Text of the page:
But determining whether the proposals are progressive or regressive still doesn’t fully answer the question of whether they are “fair”.
Fair tax hikes for all?
The chart below shows that tax rates will increase for all income groups, although they will rise more slowly if the Coalition’s tax plan is delivered. Crucially, higher earners will feel this difference most keenly. By 2027-28, the top 5% of earners average tax rate will be 2.1 percentage points lower than under the current regime, whereas for the bottom 50% the difference is just 0.2%.
Another way of looking at progressivity is to consider the share of tax paid. The chart below shows that under the current policy trajectory, higher-income groups pay a lower share of tax in future years compared with 2017-18. This occurs naturally due to bracket creep, which tends to impact low- and middle-income people more than those with very high incomes.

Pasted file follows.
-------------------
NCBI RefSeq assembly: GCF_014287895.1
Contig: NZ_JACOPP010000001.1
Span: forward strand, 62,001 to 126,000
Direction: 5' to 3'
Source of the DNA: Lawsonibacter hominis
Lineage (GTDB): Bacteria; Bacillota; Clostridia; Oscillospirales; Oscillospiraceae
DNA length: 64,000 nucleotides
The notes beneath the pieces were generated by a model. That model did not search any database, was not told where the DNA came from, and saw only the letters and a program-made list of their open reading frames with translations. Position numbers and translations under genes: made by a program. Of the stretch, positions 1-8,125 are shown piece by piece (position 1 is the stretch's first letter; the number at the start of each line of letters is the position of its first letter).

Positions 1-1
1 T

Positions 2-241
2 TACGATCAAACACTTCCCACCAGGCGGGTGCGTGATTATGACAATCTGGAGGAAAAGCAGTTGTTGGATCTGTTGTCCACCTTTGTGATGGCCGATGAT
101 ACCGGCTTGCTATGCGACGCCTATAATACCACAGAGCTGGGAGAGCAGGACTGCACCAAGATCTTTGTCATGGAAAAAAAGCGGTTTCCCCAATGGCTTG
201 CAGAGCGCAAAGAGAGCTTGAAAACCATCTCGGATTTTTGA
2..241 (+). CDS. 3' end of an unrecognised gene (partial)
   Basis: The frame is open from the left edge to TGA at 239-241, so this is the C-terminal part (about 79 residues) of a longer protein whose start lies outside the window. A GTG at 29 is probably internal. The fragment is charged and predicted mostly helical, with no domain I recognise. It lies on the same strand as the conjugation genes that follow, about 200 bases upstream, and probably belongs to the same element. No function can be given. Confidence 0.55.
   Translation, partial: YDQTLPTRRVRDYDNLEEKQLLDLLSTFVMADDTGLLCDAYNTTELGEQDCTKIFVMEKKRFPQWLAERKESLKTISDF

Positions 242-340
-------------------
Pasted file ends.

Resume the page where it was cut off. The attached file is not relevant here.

In the current financial year the top 10% of earners pay 58% of personal income tax. By 2027-28 this is projected to fall to 54.8% if the tax regime remains unchanged. Under the Coalition’s tax plan it is only marginally lower still, at 54.3%.
Anyway, it is purely hypothetical to extrapolate the current tax regime as far ahead as 2027-28. It is highly likely that future governments will change the tax code for a range of reasons, including overcoming bracket creep.
Note also that some “low-income” people may live in high-income households. However, our earlier analysis looking at households rather than individual earners also suggests that the Coalition’s tax proposal is marginally less progressive than the current system.